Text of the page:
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Schmidt's men can achieve what we couldn't and win in Paris, insist top Irish trio

Pressure game: Ireland coach Joe Schmidt
Pressure game: Ireland coach Joe Schmidt

By Michael Sadlier

They all share nothing but bad memories of playing in Paris for Ireland, but this Ulster trio of former internationals reckon that Joe Schmidt's side can do the business on Saturday.

However, former skipper Philip Matthews, along with Maurice Field and Denis McBride, all urge caution regarding the notion that Ireland - widely tipped to take the title this year - will be able to easily see off a Les Bleus side riven by pre-tournament turmoil with the recent sacking of coach Guy Noves.

"I think they will win," said 38-times-capped Matthews.

"And I think that Paris doesn't hold the same fear anymore as, after all, these guys have played in France in the Champions Cup and won.

"But it is still not an easy place to go to, and if they allow themselves to start reckoning they are better than the French team and just need to play their own game, well, I don't think that works.

"Often there's nothing worse than a side who everyone has written off," he said of France's difficulties.

"Ireland can't let that distract them but it's really difficult not to let that happen.

"What they have to do is bring a sense of 'we're going to own this place' because if you succumb to trying to adapt to the environment and just withstand the challenge you're not going to win.

"When England have gone there and won that's what they have done," said the former back-rower, who played his last game for Ireland in 1992.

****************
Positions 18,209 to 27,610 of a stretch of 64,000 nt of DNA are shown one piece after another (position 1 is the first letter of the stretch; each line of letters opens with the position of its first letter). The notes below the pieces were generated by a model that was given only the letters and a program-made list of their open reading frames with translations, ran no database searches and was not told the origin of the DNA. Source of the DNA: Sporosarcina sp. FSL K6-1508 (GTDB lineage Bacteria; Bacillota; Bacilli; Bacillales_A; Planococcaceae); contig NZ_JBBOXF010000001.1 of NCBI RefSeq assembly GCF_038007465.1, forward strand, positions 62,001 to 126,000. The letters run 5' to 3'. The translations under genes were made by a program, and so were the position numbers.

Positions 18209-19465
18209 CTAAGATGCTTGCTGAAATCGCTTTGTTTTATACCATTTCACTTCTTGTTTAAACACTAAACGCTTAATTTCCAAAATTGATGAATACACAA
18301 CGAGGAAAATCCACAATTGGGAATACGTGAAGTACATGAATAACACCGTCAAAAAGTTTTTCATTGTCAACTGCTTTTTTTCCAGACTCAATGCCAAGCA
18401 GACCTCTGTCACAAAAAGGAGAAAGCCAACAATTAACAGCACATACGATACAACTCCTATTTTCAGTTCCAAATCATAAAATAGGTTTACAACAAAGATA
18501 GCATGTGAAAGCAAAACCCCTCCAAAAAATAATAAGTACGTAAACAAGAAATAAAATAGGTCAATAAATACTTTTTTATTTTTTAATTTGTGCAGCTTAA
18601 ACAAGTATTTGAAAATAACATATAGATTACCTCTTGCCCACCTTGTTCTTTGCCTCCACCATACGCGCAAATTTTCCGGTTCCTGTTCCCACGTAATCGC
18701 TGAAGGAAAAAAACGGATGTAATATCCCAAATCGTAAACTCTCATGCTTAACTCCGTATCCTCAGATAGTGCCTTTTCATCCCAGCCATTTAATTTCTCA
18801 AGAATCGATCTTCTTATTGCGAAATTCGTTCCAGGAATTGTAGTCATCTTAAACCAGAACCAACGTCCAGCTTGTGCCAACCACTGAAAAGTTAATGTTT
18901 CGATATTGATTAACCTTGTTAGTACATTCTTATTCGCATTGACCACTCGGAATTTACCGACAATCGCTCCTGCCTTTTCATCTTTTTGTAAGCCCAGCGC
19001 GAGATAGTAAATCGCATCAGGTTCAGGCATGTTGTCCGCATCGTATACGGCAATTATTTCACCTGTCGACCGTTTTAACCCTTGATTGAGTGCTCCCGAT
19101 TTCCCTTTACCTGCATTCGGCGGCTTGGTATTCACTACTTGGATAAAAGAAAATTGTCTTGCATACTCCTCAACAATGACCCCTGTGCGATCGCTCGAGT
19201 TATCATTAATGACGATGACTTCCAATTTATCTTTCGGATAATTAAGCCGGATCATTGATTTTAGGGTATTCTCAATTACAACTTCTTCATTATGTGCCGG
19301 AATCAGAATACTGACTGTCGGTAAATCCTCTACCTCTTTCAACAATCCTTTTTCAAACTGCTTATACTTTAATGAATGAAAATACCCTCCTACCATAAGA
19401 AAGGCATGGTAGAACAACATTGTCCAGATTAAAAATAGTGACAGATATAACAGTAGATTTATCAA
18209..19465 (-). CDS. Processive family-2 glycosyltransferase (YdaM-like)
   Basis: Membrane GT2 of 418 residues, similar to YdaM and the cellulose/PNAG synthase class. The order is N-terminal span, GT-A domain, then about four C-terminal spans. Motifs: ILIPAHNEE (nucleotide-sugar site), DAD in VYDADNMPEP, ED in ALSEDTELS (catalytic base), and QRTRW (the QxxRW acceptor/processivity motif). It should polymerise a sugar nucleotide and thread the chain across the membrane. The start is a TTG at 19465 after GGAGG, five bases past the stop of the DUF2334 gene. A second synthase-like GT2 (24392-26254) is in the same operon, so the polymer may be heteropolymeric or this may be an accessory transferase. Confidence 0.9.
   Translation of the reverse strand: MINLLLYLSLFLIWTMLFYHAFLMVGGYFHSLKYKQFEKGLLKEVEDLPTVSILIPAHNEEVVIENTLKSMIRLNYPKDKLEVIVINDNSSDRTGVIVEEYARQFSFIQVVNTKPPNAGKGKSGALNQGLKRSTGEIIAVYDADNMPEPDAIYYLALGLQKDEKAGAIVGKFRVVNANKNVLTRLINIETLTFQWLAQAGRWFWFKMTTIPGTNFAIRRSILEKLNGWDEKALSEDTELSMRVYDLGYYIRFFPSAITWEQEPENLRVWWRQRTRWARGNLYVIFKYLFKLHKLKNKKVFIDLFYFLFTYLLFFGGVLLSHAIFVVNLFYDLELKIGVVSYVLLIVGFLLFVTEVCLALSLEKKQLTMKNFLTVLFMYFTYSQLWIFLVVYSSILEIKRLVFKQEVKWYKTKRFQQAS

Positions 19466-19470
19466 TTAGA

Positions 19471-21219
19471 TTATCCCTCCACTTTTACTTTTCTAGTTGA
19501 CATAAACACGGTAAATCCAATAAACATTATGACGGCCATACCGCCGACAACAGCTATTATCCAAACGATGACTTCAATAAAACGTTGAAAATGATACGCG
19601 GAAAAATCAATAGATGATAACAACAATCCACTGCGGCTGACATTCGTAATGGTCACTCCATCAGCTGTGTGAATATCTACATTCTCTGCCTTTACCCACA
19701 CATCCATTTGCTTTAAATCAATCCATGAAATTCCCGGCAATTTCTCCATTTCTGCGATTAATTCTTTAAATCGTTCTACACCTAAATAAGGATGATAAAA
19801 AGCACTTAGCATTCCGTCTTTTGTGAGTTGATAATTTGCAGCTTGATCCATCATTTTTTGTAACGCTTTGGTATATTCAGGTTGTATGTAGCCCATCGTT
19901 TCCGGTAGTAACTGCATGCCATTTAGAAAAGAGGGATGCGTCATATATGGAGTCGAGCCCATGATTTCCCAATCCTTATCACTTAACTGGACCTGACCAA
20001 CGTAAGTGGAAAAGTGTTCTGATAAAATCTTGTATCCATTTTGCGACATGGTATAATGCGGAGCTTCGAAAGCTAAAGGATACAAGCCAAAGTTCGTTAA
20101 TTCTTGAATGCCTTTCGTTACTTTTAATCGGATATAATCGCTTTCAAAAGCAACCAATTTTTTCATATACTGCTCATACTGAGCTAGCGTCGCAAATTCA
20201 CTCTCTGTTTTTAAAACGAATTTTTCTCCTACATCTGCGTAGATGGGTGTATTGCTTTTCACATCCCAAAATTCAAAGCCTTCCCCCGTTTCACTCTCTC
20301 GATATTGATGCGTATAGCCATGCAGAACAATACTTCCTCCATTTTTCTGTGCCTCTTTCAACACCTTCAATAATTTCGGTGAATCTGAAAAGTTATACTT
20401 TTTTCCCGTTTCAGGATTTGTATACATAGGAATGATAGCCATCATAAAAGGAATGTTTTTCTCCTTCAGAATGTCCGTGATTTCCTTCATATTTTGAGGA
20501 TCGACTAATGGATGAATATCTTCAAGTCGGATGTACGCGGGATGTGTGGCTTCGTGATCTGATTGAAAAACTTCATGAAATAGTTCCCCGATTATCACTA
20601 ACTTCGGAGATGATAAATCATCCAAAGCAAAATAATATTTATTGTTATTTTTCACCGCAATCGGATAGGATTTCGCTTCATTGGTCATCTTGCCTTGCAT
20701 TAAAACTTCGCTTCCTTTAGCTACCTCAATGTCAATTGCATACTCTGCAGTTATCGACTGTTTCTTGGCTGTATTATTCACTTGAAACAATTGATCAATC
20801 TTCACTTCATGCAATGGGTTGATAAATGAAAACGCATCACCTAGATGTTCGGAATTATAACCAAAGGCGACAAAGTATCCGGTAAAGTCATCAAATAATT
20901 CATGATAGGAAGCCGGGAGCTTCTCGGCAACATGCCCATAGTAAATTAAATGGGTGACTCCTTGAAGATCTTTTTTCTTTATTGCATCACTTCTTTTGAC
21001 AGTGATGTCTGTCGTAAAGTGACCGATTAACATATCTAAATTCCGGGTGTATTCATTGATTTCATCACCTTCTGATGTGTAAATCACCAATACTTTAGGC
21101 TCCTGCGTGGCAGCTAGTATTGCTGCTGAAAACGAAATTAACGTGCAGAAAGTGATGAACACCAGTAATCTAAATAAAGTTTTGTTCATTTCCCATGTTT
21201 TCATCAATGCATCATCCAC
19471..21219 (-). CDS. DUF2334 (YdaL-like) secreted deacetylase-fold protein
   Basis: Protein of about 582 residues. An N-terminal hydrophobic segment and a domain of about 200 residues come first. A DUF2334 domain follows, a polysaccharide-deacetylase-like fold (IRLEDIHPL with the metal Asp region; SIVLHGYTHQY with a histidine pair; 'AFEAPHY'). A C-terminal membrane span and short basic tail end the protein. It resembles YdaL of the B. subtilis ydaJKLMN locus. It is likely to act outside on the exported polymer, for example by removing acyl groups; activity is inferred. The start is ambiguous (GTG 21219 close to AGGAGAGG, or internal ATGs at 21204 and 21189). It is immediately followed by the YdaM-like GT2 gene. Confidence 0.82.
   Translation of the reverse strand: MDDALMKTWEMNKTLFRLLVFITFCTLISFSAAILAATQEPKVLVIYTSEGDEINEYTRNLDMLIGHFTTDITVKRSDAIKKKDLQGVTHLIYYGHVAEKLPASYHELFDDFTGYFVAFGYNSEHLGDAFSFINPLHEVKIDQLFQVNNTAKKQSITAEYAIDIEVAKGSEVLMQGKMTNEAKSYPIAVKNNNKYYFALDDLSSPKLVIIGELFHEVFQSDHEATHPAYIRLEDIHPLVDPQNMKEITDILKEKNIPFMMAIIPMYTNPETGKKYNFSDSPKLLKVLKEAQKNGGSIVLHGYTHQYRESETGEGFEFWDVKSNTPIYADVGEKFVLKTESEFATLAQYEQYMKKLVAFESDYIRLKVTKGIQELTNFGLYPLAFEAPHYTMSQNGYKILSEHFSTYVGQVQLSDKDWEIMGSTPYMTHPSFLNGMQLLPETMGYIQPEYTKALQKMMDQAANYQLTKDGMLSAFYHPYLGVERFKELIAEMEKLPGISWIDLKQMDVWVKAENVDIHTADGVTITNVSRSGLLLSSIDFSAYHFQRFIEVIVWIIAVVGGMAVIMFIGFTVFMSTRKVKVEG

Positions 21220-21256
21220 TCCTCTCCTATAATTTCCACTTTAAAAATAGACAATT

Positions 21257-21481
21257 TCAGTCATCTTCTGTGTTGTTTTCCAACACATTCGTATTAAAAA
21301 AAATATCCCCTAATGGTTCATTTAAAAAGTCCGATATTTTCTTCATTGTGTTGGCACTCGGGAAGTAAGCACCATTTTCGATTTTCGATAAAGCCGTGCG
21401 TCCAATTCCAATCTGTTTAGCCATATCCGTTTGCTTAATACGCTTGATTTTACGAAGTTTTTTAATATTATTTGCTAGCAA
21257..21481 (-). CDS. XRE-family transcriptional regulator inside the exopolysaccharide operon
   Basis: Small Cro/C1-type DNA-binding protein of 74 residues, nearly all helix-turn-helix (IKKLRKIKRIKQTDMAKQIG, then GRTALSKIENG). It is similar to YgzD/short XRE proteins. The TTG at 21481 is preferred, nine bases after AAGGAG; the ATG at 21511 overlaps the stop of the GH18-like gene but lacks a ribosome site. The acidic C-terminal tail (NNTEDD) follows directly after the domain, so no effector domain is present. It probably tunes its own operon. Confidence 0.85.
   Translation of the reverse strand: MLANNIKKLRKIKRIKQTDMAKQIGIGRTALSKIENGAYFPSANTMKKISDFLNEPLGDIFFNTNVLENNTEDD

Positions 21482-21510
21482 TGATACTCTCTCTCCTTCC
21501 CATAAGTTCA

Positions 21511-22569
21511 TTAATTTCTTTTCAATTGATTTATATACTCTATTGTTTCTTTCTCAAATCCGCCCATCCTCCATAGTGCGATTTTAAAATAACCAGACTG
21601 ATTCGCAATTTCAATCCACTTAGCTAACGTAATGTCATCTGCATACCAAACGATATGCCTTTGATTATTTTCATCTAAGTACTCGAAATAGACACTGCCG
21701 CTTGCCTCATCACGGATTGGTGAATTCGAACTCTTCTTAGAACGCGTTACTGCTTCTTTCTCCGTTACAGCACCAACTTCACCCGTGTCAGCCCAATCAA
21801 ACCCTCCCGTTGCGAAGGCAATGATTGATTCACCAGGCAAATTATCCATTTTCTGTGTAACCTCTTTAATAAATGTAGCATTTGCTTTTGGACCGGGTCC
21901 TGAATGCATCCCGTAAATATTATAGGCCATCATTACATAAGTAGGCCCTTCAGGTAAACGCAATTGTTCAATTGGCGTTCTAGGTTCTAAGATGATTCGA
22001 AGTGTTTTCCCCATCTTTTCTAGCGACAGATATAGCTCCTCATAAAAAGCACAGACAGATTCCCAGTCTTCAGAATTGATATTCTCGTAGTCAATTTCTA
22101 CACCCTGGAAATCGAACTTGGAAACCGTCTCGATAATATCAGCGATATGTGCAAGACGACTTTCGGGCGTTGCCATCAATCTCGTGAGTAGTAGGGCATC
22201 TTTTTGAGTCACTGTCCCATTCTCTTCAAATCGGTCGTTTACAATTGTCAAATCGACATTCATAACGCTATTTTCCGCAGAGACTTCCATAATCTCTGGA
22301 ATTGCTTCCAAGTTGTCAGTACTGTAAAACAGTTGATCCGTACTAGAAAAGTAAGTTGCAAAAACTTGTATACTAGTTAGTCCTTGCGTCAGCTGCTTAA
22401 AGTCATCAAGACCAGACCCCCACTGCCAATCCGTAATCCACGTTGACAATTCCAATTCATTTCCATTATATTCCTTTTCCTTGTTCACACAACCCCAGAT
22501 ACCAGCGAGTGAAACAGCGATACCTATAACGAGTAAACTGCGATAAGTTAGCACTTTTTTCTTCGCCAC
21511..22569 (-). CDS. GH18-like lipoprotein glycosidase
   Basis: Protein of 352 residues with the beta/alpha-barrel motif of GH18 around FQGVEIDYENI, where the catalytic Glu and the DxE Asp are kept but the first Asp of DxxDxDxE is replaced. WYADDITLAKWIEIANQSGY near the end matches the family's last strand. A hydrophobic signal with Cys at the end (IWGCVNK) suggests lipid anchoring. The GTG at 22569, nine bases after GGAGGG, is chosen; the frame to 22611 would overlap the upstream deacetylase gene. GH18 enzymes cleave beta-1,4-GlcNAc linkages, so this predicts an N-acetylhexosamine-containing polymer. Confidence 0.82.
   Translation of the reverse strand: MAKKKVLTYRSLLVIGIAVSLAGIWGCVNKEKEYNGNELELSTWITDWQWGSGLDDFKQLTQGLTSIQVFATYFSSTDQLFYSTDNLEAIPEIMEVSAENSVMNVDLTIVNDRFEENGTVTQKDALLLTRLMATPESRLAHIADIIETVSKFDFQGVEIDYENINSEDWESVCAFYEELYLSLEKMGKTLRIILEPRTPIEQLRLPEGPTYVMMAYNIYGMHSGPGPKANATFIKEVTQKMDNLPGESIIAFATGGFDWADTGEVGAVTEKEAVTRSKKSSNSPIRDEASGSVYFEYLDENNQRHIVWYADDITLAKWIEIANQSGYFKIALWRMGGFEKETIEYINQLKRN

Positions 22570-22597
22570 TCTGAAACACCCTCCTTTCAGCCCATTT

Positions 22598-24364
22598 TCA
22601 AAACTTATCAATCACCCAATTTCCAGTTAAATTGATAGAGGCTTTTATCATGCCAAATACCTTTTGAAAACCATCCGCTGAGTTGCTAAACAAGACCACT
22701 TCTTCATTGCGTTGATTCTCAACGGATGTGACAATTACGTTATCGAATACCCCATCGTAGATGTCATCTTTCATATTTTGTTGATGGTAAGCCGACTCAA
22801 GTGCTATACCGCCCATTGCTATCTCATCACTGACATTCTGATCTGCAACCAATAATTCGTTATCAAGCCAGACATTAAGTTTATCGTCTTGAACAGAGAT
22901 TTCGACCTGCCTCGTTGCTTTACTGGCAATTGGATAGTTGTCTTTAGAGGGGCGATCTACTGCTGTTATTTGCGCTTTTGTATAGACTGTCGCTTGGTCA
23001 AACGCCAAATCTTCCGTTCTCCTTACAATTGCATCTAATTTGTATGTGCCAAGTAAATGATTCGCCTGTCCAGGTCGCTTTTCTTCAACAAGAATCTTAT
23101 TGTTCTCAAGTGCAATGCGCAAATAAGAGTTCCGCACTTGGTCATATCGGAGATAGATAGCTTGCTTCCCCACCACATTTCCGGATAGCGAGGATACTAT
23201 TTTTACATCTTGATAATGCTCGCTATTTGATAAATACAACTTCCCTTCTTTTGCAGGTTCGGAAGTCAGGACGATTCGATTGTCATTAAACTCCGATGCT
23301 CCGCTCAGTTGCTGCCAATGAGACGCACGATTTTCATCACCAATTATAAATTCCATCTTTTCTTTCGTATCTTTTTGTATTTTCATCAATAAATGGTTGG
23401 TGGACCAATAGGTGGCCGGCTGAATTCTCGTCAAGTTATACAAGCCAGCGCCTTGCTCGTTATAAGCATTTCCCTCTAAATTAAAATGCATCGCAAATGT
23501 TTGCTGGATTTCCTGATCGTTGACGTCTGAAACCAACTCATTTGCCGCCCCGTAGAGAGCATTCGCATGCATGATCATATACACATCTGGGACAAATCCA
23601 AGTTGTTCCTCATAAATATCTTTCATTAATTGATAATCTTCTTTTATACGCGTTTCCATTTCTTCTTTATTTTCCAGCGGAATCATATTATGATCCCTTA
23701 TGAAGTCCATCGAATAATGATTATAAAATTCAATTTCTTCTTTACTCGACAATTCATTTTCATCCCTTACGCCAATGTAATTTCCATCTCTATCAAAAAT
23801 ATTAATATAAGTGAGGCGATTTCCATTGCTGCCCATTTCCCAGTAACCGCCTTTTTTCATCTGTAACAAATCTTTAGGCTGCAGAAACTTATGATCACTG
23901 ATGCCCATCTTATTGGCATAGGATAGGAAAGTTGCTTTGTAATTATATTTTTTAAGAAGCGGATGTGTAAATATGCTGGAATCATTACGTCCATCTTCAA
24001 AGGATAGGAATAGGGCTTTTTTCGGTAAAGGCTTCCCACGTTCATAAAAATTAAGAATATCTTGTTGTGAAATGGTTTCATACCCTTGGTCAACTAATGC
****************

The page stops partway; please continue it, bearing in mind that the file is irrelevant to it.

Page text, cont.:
"I think Ireland know what's required.

"But they've got to sustain it for the 80 minutes because if France in any way get their tails up you can lose your grip very quickly," he added.

"I would expect them to win," agreed former Ulster and Ireland centre Maurice Field.

"French rugby looks in a bit of disarray at the moment with Guy Noves being sacked before Christmas and Jacques Brunel just coming in.

"You would expect that Ireland's continuity from the Autumn series, and the way Joe Schmidt has them playing, will ensure they win but, then again, the French are completely unpredictable.

"But if Ireland play the way Joe Schmidt wants them to play, and stick to their structures, then they should overcome them," said the 17-times capped Field, who will be watching the game live at the Stade de France on Saturday.

Former Ulster and Ireland flanker Denis McBride agreed while, again, sounding that note of caution.

"I think they (Ireland) can win, and they have good consistency and seem to be in a good place, while France look a bit disrupted with the change of coach.

"But then France are France and you never know what you're going to get," said McBride, who played 32 times for Ireland.

"They're going to Paris with the expectation that they should win, but Paris is a very difficult place to play and I would always have an air of caution too that Ireland tend not to play well when they have the favourites tag on them.

"But still, they are much more professional now and should have the right mentality," added McBride.

Matthews reckons that the team's leaders - skipper Rory Best, Peter O'Mahony and Jonathan Sexton - must ensure that the right mindset is maintained at all times and that the message has to be delivered that having had a good autumn series and an eye-catching world ranking means nothing now.

"That's all the logical stuff and that just seduces you," he said, while also throwing in that there is absolutely no guarantee of making it all the way to Twickenham for the final weekend with the title on the line.

"If they think that way, they'll lose. This (Paris) is going to be a war up front but they have to win that by imposing themselves physically and dominating.

"Getting parity means you might contain their physicality, and if that's the way it is Ireland will not have any control of the game."

Matthews added: "I can remember moments in Paris and looking around and knowing that we're mentally gone and it was just every man for himself, so the role of the captain and leaders is to make sure that doesn't happen."

Field reckons that Iain Henderson and Best will deliver huge games, while Jacob Stockdale, if selected, can also have a notable Six Nations debut.

"Hendy will pick his game up, and if Rory is on his game then the rest will follow that.

"That's the platform from where Ireland will launch Jacob Stockdale and Keith Earls."

Belfast Telegraph


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